Airedale Terriers are energetic, intelligent, independent, and clownish. Dog sports such as retrieving, flyball, Frisbee, hunt and field trials, herding, sledding, carting, agility, tracking, and both rally and standard obedience as sport can provide this stimulation while increasing family bonds. As well as being good jogging companions, as Airedale Terriers are excellent swimmers, they also enjoy retrieving items such as tennis balls and floating toys. However, as Airedale Terriers can be exuberant, extremely close supervision is needed when they are around children to prevent accidental injury to the child or dog and avoid the dog's subsequently developing fear-based defensive aggression.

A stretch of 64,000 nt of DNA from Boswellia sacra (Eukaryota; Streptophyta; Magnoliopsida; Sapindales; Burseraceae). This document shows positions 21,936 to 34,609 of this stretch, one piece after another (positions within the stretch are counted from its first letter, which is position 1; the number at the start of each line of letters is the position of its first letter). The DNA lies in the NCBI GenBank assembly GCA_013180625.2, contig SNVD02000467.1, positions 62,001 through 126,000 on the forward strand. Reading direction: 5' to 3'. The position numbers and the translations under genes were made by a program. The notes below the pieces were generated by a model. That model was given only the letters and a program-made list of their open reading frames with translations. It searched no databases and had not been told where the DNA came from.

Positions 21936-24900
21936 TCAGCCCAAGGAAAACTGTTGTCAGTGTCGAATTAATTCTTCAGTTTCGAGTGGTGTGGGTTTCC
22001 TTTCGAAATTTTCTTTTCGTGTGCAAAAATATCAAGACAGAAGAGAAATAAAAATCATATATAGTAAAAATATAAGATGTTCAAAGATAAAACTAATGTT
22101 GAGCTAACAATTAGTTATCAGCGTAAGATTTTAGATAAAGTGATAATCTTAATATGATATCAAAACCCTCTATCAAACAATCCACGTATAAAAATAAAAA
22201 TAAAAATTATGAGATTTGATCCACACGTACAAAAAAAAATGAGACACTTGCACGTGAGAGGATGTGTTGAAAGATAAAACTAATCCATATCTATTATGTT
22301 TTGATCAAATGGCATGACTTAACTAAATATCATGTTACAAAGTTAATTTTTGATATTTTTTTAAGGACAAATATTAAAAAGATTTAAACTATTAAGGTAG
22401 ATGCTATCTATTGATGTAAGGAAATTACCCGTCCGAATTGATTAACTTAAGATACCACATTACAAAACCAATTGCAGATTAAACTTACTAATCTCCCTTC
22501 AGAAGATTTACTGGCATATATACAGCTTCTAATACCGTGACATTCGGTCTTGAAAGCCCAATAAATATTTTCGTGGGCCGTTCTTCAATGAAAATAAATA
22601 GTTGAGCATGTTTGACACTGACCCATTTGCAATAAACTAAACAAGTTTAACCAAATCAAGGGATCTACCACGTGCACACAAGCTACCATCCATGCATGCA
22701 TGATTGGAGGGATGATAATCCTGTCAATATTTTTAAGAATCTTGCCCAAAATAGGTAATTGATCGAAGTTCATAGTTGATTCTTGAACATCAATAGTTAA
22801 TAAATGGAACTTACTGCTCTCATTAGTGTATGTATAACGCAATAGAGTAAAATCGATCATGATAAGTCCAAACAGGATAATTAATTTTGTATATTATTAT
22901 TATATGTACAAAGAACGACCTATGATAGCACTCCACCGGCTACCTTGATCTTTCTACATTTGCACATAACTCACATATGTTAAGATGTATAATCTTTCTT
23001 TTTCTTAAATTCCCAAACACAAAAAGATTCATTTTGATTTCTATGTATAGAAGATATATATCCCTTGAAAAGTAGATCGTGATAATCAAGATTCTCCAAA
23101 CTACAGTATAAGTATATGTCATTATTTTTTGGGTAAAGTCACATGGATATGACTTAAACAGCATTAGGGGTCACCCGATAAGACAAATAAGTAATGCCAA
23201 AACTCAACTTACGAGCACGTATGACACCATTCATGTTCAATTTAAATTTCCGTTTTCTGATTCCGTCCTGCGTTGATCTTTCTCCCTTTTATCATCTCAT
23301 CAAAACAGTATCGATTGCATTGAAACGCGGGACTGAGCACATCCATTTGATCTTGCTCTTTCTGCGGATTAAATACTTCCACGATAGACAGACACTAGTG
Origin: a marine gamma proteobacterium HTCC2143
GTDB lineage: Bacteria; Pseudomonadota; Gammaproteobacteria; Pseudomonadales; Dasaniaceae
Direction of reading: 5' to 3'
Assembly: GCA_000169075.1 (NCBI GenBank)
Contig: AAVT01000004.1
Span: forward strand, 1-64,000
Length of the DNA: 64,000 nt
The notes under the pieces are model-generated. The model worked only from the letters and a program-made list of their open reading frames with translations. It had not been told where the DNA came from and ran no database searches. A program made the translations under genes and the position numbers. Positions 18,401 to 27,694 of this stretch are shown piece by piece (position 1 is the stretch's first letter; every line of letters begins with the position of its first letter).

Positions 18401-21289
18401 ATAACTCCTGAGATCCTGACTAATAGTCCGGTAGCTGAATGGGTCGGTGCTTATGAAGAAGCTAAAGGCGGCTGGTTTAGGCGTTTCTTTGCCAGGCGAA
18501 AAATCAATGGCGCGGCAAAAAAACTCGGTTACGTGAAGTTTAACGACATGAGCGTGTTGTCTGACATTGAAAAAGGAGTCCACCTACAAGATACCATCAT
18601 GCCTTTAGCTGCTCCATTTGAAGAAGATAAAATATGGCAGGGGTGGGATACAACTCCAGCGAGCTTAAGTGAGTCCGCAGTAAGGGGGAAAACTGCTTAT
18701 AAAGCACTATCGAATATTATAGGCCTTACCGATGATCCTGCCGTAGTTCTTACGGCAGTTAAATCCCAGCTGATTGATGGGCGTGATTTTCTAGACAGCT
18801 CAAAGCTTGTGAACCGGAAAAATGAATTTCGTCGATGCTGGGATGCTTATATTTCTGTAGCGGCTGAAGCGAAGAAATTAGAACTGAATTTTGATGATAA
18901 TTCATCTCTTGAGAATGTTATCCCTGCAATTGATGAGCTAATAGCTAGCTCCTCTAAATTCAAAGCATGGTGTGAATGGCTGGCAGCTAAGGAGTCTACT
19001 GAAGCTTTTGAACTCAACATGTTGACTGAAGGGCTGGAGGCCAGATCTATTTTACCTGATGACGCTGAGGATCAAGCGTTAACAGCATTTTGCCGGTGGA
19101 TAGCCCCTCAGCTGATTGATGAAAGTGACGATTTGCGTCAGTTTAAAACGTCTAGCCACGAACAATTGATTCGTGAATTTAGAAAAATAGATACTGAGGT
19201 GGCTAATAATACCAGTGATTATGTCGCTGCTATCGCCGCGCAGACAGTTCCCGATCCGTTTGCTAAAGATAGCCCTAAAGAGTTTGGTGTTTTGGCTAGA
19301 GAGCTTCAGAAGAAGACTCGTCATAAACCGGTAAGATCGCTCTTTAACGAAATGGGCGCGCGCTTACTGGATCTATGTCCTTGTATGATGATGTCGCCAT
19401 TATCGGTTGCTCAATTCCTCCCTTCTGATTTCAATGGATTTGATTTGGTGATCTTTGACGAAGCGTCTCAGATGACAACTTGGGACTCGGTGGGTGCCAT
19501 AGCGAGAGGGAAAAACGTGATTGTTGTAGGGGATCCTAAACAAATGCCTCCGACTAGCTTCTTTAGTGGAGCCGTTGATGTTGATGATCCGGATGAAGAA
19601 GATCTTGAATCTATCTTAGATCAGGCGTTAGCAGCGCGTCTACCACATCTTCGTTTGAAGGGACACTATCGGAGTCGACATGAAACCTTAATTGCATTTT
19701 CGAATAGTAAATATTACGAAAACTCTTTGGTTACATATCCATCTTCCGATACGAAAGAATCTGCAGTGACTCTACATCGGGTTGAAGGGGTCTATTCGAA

Airedale Terriers originated from eighteenth-century Yorkshire, England in the regions of Airedale and Wharfedale. They are believed to be the descendants of the Old English Black-and-Tan Terrier, the Broken-Coated Working Terrier and the Rough-Coated Black-and-Tan Terrier. The breed was originally developed to guard against vermin, such as mice and rats. In 1853, Otterhounds were crossed with the Airedale Terriers, giving the breed an increased ability to swim, a better sense of smell and a larger size, making them suitable for the hunting of larger game. Airedale Terriers haven't always been known by their current name. In the early years of the breed's development they were referred to as Working Terriers and Waterside Terriers. The addition of the Irish Terrier and Welsh Terrier to the bloodlines led to what is known as today's Airedale Terrier. The Airedale Terrier is known for its excellent gundog and retrieving skills and has been used in police and military work. The breed was officially recognized by the English Kennel Club in 1886 and by the American Kennel Club in 1888.